How to stop bats from getting into a building

Bats are protected species. Killing them is illegal. Instead, you have to try to chase them away when they are found in people’s homes. In summer especially, bats roost in the attics of houses. In winter, they generally leave attics and hibernate in caves or abandoned mines.

Stop bats from getting into a building by taking the following precautions:

  • Make sure the frames and mosquito screens on doors and windows are in good repair.
  • Always close doors leading to the outside and any windows that do not have a mosquito screen.
  • Put mosquito netting over vents that must be kept open, for example, air vents.
  • Inspect the inside of the building to find any holes that provide an opening of at least 2 cm (dime size). Seal these holes to prevent bats in the attic from getting into living spaces.

How to get bats out of a building

Steps to follow

1- Find out where they are getting into the building

To find the openings where bats are getting into the building, look for telltale signs.

  • Inspect the outside of the building. Dark stains and accumulated droppings (droppings are shiny, crumble easily and give off a foul odour) are signs of entry points.
  • Inspect the building at sunset; the places where bats exit at night to go and feed are also entry points.

2- Seal entry points

Once the entry points have been identified, seal them, leaving some exit points open. Do this in the fall. Any type of material will do, since bats will not try to remove what is blocking their entry points. Instead, they will look for another hole that provides an opening of at least 2 cm (dime size) to squeeze into the building and return to their roost

3- Leave some openings so the bats can get out

Once you have sealed off the bats’ entry points, keep one or two access points open. These access points will have to be fitted with a system that will allow the bats to leave their roost yet prevent them from getting back in. To make this one-way system, follow these steps:

  • Get one of the following materials:
    • a piece of polypropylene bird netting;
    • 0.65 cm nylon or steel mesh.

These materials are sold in hardware stores and nurseries.

  • Cut a piece of netting or mesh that is larger than the opening of the entry point.
  • Secure the sides and top part of the netting or mesh over the opening. Leave the bottom part open so that any bats that are still inside can leave the roost by squeezing under the mesh (bats that are outside will not be able to get back in).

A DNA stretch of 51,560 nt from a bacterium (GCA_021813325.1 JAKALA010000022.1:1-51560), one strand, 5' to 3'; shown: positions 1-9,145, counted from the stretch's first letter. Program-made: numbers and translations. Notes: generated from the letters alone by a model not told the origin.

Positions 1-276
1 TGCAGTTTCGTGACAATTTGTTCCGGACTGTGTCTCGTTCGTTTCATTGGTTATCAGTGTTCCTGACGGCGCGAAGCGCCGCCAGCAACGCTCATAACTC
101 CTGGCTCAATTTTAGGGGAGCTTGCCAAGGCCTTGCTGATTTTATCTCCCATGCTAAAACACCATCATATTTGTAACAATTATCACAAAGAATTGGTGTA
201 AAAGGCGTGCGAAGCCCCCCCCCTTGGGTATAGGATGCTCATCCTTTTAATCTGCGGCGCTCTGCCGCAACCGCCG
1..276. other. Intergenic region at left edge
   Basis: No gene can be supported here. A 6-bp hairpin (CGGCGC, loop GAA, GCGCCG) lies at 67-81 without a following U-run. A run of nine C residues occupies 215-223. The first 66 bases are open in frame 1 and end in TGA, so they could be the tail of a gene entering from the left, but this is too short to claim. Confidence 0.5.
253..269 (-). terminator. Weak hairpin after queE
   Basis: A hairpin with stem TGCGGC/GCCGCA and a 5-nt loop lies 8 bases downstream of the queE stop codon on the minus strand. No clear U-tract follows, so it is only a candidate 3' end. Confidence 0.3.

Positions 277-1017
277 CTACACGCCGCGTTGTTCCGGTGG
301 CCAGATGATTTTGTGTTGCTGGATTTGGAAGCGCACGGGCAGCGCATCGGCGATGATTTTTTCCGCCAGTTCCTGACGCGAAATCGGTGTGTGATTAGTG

• Permanently seal the last entry points between October and May once all the bats are gone.

It’s best to do this during the day to limit the risk of contact with bats.

Best time to get bats out of a building

The best time to get bats out of a building is between October and May.

In the summer, female bats are very active at night. They leave to go hunting, returning several times to feed their young inside. In the fall, mothers and their young leave their roost for their winter habitat. This means that fall is the best time to get them out. If not, the young will be trapped, with no hope of survival, and the mothers will do everything they can to get inside.

Methods to avoid

No chemical products are approved in Canada to get rid of bats. Furthermore, a bat that has been poisoned with a chemical product may have trouble flying and be more easily approachable. This increases the risk of contact with humans.

Other products or methods only work temporarily and are not recommended. They include:

  • mothballs (naphthalene);
  • smoke or steam;
  • light (attic lighting).

Ultrasound is not effective in getting rid of bats. Glue traps can injure bats and are not recommended.

How to clean an environment contaminated with bat droppings

If bats have taken up residence in your home, you will notice their droppings. To prevent health problems, make sure you clean the contaminated area very well. To find out more about the precautions to take and the steps to follow to clean the area safely, consult the page Cleaning of an environment contaminated with bat droppings.